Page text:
A report can be considered to be a one-off item, like a SQL query developed to answer a specific business question. Or it can be regarded more like code that performs a function, code which can grow over time. You can manage the transition by planning ahead. For example, you can use a hidden parameter with an unchanging default value if you think it might turn into a dropdown parameter list later on. Or, if you anticipate needing some data-driven elements later (like the number formatting in the out-of-the-box reports in Microsoft Dynamics CRM 3.0), you can put in a SELECT statement that returns constant values. This structure of the returned table then forms an interface that you can fill in later. Think of this like adding constants in programming – it makes the code more adaptable when needs change.

Mixing Dynamic and Static SQL for Prefiltering

Sometimes, you run into a problem early on, at stage two when you’re writing the query. Say you have a complex business question that takes 20 Kbytes of SQL to get the answer. Since it’s such a complex query, you definitely want it to be prefilterable so people can throw different data sets at it.

But when you tag the query for automatic prefiltering, it fails to upload into Microsoft Dynamics CRM. Just too long and complex. Time to switch to explicit prefiltering, which in effect says to Microsoft Dynamics CRM: “Hands off my query, just pass me the prefilter and I’ll handle it from here on.” But explicit prefiltering requires the use of dynamic SQL in order to insert the filter into your query, and you really don’t feel like doubling up all your single quotes. For one, it’s annoying to take your 20 Kbyte query and escape everything. Plus you lose all the syntax highlighting when you copy-paste the query into SQL Management Studio. You don’t want to resort to keeping a copy of the query outside of the report for development, then having to keep integrating it back in later.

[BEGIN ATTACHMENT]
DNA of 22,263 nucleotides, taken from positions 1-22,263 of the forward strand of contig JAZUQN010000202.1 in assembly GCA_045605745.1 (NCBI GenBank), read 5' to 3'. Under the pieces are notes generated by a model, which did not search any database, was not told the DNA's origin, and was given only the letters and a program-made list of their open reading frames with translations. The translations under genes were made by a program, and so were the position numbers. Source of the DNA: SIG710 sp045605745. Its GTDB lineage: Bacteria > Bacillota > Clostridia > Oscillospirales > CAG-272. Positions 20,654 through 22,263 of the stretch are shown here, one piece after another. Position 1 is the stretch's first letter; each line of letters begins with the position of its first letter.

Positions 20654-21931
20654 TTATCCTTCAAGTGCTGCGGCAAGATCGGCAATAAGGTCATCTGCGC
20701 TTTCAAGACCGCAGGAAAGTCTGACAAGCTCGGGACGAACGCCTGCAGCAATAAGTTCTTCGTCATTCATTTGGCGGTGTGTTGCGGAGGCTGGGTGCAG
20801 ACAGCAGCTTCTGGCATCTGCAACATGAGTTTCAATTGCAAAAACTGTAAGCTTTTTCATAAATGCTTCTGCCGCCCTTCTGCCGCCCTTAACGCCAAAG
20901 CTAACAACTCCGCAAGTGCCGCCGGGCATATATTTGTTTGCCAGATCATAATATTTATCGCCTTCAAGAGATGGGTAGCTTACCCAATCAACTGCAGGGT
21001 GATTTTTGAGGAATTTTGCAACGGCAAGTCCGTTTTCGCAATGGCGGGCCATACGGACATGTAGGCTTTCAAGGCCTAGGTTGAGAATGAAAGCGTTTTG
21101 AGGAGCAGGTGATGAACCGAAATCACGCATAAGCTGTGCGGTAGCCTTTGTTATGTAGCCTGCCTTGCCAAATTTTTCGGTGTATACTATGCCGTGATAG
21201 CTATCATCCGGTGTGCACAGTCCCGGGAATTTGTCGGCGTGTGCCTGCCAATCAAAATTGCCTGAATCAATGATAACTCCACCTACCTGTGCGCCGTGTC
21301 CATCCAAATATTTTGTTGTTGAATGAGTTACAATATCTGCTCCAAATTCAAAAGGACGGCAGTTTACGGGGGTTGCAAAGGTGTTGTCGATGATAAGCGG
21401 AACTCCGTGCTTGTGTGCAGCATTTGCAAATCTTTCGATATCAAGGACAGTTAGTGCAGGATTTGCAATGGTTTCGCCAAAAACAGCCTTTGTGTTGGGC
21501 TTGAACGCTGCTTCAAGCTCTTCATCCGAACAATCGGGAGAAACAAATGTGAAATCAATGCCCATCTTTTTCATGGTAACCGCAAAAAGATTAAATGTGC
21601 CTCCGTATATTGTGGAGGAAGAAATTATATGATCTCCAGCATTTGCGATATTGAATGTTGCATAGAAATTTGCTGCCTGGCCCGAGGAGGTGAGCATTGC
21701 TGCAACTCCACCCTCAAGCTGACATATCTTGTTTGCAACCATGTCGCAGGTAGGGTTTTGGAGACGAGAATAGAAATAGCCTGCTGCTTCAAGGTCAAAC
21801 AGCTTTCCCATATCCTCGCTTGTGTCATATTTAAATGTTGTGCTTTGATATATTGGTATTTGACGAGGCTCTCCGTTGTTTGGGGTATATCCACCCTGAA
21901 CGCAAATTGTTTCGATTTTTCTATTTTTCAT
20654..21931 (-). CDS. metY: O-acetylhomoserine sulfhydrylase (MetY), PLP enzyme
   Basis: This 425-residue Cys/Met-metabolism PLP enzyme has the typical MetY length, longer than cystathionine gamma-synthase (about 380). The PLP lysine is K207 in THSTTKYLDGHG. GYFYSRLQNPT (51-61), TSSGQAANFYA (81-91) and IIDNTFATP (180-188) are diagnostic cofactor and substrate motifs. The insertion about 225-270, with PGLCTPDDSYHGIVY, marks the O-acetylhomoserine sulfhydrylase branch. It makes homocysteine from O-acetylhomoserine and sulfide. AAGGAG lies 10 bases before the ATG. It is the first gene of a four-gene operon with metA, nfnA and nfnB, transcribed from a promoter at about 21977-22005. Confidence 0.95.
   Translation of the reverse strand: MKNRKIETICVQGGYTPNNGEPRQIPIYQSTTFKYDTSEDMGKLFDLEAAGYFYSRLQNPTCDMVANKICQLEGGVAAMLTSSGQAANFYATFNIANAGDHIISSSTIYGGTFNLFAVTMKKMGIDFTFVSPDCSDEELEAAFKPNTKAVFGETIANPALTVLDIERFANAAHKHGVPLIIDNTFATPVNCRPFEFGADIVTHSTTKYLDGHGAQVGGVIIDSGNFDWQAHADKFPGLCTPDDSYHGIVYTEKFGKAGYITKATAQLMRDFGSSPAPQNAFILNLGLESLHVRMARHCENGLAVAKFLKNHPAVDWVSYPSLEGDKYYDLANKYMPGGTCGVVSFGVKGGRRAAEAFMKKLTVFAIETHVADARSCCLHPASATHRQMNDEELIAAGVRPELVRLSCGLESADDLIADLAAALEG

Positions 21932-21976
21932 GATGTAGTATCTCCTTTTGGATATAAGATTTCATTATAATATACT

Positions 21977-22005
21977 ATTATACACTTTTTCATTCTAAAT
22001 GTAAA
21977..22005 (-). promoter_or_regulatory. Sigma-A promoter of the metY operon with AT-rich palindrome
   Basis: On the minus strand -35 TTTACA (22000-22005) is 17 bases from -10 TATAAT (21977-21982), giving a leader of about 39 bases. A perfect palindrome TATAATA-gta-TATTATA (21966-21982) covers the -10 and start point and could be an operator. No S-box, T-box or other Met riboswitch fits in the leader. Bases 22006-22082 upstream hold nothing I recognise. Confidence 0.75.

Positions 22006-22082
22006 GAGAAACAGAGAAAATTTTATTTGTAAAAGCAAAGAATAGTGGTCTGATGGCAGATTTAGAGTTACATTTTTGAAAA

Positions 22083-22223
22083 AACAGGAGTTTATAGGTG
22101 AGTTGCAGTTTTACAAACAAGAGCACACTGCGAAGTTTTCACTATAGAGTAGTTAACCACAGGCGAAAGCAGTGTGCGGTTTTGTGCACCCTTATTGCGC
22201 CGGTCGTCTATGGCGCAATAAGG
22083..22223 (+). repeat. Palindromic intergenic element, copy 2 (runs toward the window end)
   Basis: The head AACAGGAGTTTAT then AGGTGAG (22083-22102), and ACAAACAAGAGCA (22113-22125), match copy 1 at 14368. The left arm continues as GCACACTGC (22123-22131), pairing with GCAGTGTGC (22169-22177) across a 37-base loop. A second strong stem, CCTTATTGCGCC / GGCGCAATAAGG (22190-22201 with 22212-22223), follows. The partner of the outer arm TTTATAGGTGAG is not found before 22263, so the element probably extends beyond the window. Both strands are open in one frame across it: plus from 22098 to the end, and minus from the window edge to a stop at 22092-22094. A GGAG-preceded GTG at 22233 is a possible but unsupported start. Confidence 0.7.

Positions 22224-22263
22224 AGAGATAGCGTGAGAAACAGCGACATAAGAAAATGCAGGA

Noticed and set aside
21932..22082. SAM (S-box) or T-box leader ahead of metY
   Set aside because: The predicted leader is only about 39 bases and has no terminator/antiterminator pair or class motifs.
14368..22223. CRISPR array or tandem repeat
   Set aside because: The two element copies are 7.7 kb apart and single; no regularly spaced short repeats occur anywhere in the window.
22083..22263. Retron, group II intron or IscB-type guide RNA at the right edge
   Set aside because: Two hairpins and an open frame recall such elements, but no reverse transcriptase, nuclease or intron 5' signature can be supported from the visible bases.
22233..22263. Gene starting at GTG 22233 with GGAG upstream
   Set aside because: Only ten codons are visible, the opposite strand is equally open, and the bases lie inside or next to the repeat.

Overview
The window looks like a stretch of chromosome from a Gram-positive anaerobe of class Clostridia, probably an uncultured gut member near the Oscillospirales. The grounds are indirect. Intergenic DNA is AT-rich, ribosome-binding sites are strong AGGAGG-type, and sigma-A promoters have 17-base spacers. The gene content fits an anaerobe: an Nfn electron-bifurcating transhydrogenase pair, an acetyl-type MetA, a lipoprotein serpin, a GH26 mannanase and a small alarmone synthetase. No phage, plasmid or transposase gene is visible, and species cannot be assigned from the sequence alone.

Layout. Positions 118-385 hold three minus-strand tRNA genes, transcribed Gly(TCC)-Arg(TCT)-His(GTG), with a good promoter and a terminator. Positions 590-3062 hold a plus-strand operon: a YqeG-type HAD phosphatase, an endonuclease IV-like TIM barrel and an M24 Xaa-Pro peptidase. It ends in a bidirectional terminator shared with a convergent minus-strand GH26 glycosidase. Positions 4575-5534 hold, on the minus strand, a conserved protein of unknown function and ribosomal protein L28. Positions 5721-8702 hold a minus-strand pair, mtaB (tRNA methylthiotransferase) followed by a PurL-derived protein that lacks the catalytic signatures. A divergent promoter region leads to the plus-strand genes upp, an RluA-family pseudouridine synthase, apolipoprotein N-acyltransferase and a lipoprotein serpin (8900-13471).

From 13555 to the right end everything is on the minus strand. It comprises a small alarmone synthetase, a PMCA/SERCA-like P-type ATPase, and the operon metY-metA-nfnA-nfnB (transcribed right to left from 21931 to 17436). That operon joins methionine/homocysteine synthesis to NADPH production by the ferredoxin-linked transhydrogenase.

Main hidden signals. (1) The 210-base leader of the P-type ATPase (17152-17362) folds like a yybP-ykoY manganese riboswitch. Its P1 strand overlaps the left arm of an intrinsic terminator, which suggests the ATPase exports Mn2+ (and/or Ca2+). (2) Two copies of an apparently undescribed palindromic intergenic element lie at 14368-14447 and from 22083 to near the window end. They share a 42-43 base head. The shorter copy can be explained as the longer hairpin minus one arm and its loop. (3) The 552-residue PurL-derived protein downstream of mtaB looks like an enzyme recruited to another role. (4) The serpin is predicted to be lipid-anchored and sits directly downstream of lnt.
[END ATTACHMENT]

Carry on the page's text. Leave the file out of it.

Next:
In my last blog posting about Microsoft Dynamics CRM prefiltering, I explained the difference between automatic and explicit prefiltering. I also mentioned that you could use a temp table to maintain the use of static SQL while still taking advantage of explicit prefiltering. One of the comments asked for a clarification. Here’s what I mean:

SELECT a.attributes

FROM FilteredAccount

WHERE conditions;

Of course the actual query will be 400 times longer than this one. You want to filter on FilteredAccount, but without turning all 20 Kbytes of the query into dynamic SQL. To do this, you can write only a little bit of dynamic SQL for the sole purposes of executing the prefilter query, and dumping the record IDs into a temp table. Then, use that temp table in your query, which remains static SQL.

— Store the primary key of the related records into a temp table

CREATE TABLE #AccountIds (accountid uniqueidentifier PRIMARY KEY)

DECLARE @TempSQL nvarchar(max)

— Use dynamic SQL with explicit prefiltering

SET @TempSQL = ‘INSERT INTO #AccountIds (accountid) (SELECT a.accountid FROM (‘ + @CRM_FilteredAccount + ‘) a)’;


— Now use the primary key inside the original query.

SELECT a.attributes

FROM (SELECT * FROM FilteredAccount WHERE accountid in (SELECT AccountId FROM #AccountIds)) a

WHERE conditions;

— Drop table for cleanliness. Not strictly necessary since report query
— runs in its own session, but makes it easier to debug this query
— standalone in SQL Server Management Studio.

DROP TABLE #AccountIds


Tao Yue